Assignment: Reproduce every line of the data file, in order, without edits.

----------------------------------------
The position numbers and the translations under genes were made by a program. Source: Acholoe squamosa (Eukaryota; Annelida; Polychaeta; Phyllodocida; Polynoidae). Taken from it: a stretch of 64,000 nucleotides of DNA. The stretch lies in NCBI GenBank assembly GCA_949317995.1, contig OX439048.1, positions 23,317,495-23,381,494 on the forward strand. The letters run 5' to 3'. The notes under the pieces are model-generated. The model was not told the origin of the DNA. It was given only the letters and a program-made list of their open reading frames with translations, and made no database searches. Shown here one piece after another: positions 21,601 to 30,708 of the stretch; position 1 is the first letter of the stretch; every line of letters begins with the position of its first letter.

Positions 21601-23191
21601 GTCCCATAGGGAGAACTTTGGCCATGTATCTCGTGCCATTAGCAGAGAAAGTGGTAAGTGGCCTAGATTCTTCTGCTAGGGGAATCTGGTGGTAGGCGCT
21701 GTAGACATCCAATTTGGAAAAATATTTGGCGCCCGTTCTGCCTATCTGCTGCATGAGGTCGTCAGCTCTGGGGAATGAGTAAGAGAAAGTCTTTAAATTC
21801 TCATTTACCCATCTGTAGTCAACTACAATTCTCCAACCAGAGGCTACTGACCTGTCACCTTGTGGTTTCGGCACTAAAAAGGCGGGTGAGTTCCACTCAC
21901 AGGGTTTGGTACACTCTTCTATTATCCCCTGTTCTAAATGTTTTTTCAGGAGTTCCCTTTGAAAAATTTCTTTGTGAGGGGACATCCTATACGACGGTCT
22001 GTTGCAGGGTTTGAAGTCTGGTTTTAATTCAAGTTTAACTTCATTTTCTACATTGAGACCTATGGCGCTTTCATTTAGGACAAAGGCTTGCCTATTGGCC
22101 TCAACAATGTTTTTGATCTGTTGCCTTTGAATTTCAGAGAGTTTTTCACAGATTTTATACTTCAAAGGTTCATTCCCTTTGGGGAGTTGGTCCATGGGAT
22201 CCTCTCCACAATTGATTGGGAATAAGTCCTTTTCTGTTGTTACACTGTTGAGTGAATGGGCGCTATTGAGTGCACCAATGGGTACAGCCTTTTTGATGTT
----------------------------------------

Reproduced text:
The position numbers and the translations under genes were made by a program. Source: Acholoe squamosa (Eukaryota; Annelida; Polychaeta; Phyllodocida; Polynoidae). Taken from it: a stretch of 64,000 nucleotides of DNA. The stretch lies in NCBI GenBank assembly GCA_949317995.1, contig OX439048.1, positions 23,317,495-23,381,494 on the forward strand. The letters run 5' to 3'. The notes under the pieces are model-generated. The model was not told the origin of the DNA. It was given only the letters and a program-made list of their open reading frames with translations, and made no database searches. Shown here one piece after another: positions 21,601 to 30,708 of the stretch; position 1 is the first letter of the stretch; every line of letters begins with the position of its first letter.

Positions 21601-23191
21601 GTCCCATAGGGAGAACTTTGGCCATGTATCTCGTGCCATTAGCAGAGAAAGTGGTAAGTGGCCTAGATTCTTCTGCTAGGGGAATCTGGTGGTAGGCGCT
21701 GTAGACATCCAATTTGGAAAAATATTTGGCGCCCGTTCTGCCTATCTGCTGCATGAGGTCGTCAGCTCTGGGGAATGAGTAAGAGAAAGTCTTTAAATTC
21801 TCATTTACCCATCTGTAGTCAACTACAATTCTCCAACCAGAGGCTACTGACCTGTCACCTTGTGGTTTCGGCACTAAAAAGGCGGGTGAGTTCCACTCAC
21901 AGGGTTTGGTACACTCTTCTATTATCCCCTGTTCTAAATGTTTTTTCAGGAGTTCCCTTTGAAAAATTTCTTTGTGAGGGGACATCCTATACGACGGTCT
22001 GTTGCAGGGTTTGAAGTCTGGTTTTAATTCAAGTTTAACTTCATTTTCTACATTGAGACCTATGGCGCTTTCATTTAGGACAAAGGCTTGCCTATTGGCC
22101 TCAACAATGTTTTTGATCTGTTGCCTTTGAATTTCAGAGAGTTTTTCACAGATTTTATACTTCAAAGGTTCATTCCCTTTGGGGAGTTGGTCCATGGGAT
22201 CCTCTCCACAATTGATTGGGAATAAGTCCTTTTCTGTTGTTACACTGTTGAGTGAATGGGCGCTATTGAGTGCACCAATGGGTACAGCCTTTTTGATGTT